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Keynote Lectures

Beyond Mere Logic - A Vision of Modeling Languages for the 21st Century
Bran Selić, Malina Software Corp., Canada

Once upon a Time, There Was Papyrus...
Sébastien Gérard, CEA, France

Modeling and Execution of Software User Interfaces
Marco Brambilla, Politecnico di Milano, Italy

Model Driven Engineering and Functional Safety
Mark van den Brand, Eindhoven University of Technology, Netherlands

 

Beyond Mere Logic - A Vision of Modeling Languages for the 21st Century

Bran Selić
Malina Software Corp.
Canada
 

Brief Bio
Bran Selic is President of Malina Software Corp., a Canadian company that provides consulting services to corporate clients and government institutions worldwide. He is also Director of Advanced Technology at Zeligsoft Limited in Canada, and a Visiting Scientist at Simula Research Laboratories in Norway. In 2007, Bran retired from IBM Canada, where he was an IBM Distinguished Engineer responsible for setting the strategic direction for software development tools. Currently, he is also an adjunct professor at Monash University and the University of Sydney in Australia. With over 40 years of practical experience in designing and implementing large-scale industrial software systems, Bran has pioneered the application of model-based engineering methods and has led the definition of several international standards in that domain, including the widely used Unified Modeling Language (UML). In 2016, he was presented with a lifetime Career Award by the steering committee of the IEEE/ACM MoDELS conference in recognition of his contributions to model-driven technologies and practice.


Abstract

Traditional computer languages are all ultimately based on mathematical logic, which, after all, is the foundation of practically all of modern mathematics. This is a natural outcome of the initial algorithmically-oriented applications of electronic computing machines and is even revealed in how we've chosen to name these devices (i.e., "computers"). One obvious aspect of this is reflected in the fact that values in programs are typically represented by "logical" data types, such as integers, reals, or strings, which are quite intentionally shorn of any physical connotations. Consequently, in cases where such data is intended to represent relevant physical quantities, such as length or communication bandwidth, the association with the corresponding physical dimensions is typically informal, through convention. This has led to some catastrophic and expensive failures, such as the case of the unfortunate Mars Lander spacecraft, which was attributed to an undetected mismatch between metric and imperial systems measures. The informal nature of the association between values expressed in programs and their corresponding physical dimensions can also greatly complicate proper verification of such software. Whereas a great deal of effort has been expended in evolving various type theories for computer languages in order to avoid mismatches between "pure" data types, very little has been done to help us with problems with "physical" data types.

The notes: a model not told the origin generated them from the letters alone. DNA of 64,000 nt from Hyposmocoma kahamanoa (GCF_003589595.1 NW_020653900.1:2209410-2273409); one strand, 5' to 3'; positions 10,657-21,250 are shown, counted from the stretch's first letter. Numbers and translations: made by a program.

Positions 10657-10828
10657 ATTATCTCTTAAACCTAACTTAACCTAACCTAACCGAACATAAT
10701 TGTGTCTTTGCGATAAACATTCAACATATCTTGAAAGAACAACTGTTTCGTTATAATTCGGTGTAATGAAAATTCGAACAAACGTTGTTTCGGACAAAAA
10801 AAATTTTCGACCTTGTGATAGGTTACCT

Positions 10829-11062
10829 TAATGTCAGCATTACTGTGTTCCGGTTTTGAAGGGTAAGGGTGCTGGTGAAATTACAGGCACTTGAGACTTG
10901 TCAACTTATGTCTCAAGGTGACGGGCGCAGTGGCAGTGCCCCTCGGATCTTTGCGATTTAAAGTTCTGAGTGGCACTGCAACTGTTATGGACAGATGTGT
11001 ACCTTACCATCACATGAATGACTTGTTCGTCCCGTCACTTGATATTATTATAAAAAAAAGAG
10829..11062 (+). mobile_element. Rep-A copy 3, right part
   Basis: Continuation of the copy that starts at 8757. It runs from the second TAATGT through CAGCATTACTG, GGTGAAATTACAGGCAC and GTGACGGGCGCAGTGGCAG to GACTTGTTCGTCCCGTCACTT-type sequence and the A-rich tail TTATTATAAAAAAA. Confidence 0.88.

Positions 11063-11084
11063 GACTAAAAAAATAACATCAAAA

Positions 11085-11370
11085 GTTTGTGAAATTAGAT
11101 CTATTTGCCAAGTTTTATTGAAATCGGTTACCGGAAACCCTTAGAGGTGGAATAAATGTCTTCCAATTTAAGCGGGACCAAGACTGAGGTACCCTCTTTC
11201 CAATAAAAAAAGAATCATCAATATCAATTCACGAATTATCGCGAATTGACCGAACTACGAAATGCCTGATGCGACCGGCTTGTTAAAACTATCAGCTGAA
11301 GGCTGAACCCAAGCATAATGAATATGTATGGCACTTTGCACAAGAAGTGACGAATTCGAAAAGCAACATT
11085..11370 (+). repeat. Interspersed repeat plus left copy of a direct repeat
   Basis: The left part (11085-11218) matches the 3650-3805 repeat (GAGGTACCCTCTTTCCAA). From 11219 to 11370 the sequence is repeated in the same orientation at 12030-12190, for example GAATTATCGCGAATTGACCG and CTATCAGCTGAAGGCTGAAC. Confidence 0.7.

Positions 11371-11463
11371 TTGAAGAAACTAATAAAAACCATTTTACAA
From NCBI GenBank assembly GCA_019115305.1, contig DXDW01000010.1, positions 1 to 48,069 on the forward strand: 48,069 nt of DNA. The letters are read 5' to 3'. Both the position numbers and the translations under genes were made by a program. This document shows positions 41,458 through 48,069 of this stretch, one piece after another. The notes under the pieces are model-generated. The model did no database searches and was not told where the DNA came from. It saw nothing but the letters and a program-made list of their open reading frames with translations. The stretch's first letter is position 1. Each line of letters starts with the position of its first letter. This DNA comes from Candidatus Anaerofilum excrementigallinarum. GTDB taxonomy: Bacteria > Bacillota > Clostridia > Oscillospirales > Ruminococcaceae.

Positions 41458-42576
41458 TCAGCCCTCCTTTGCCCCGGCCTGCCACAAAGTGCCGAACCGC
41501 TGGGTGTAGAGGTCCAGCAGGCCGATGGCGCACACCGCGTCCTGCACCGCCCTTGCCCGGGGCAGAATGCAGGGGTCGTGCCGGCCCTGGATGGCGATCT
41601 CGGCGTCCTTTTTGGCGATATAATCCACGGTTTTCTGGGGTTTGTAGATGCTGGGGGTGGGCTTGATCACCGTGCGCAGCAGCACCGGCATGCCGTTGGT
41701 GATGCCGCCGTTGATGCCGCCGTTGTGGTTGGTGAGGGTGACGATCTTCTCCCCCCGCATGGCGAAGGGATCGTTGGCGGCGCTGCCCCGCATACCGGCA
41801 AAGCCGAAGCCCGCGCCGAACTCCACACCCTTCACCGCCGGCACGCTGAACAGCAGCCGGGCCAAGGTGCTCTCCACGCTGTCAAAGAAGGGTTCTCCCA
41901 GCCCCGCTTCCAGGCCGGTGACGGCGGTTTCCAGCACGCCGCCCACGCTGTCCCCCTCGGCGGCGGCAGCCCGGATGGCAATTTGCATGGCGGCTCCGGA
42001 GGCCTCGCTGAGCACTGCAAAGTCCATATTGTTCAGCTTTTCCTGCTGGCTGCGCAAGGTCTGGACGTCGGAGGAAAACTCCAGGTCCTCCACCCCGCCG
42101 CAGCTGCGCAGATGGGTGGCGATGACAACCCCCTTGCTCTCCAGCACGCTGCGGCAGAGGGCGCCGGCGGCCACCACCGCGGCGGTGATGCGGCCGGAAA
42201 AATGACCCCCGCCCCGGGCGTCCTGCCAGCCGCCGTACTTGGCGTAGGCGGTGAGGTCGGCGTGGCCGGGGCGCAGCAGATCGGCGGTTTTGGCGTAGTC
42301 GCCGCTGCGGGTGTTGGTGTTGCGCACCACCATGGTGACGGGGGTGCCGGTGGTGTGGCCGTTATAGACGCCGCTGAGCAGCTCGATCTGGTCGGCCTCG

In the past, this was perceived as a concern primarily for the relatively specialized field of real-time computing. However, as more and more software involves interactions with the physical world, this deficiency is becoming more obvious, more pervasisve, and more critical. Thus, with the growth of the Internet, many modern software systems are physically distributed and, consequently, highly sensitive to physical phenomena, such as communication delays, equipment failures, out-of-sequence events, and the like. In other words, more and more software is becoming "real-time". In this talk, we focus on the issues involved in the somewhat contradictory relationship between the orderly logical world of traditional software and the complex and sometimes unpredictable physical world with which it interacts. Specifically, we look at how computer languages should be constructed to deal more effectively with this complex combination.